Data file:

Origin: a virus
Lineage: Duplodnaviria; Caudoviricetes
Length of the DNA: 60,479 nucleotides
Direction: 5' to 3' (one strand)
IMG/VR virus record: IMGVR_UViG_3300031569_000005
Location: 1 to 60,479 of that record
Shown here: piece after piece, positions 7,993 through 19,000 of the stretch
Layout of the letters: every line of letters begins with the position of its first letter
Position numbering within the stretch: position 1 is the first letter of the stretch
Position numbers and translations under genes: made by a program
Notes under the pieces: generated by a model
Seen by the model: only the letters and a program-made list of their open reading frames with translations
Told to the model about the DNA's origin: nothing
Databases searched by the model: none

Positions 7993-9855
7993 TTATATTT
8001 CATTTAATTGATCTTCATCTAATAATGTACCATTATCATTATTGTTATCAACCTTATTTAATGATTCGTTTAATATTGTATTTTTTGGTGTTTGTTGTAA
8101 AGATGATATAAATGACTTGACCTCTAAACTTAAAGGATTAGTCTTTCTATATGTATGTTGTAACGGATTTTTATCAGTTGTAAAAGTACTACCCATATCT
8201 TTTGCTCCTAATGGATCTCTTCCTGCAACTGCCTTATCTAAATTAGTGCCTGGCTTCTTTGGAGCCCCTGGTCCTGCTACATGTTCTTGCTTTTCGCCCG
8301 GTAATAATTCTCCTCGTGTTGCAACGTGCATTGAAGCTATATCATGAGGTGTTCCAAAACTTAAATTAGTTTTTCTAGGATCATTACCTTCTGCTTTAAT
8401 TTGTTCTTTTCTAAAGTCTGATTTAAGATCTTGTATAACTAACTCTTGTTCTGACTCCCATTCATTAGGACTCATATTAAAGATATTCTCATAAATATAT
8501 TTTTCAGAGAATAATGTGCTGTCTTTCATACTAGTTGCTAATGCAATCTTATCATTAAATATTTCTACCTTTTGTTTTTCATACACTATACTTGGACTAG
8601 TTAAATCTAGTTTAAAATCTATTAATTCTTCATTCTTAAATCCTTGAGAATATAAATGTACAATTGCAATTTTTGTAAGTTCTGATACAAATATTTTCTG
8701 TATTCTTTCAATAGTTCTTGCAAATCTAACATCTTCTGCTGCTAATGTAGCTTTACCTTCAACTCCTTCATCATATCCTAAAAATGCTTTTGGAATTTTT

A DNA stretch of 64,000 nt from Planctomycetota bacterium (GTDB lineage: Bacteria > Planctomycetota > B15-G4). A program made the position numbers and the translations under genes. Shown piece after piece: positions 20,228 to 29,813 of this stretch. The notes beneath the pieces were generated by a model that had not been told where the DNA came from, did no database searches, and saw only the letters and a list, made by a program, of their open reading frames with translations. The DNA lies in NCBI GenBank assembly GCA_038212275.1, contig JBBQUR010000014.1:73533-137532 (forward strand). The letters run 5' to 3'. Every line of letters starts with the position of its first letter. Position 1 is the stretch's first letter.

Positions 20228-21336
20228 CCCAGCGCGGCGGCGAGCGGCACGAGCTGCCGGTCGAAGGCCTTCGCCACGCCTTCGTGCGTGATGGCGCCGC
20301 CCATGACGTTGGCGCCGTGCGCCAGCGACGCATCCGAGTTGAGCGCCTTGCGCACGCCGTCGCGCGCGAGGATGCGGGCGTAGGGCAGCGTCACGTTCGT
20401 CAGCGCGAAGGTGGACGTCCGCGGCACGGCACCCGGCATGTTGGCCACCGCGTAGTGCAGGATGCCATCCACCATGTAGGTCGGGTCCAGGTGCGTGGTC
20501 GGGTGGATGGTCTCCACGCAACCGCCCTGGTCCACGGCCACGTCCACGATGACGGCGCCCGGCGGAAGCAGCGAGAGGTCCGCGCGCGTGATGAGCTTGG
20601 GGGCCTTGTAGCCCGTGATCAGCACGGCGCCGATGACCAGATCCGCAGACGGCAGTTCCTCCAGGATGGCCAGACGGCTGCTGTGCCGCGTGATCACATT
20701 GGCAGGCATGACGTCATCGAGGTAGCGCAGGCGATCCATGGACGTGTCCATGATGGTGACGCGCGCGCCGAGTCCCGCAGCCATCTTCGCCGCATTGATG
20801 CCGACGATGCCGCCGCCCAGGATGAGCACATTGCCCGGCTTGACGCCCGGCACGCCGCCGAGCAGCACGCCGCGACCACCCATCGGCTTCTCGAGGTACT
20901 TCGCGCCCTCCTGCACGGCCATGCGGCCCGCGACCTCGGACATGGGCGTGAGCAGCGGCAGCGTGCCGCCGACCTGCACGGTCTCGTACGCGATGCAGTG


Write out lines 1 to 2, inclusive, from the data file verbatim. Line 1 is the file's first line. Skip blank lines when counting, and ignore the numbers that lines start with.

Origin: a virus
Lineage: Duplodnaviria; Caudoviricetes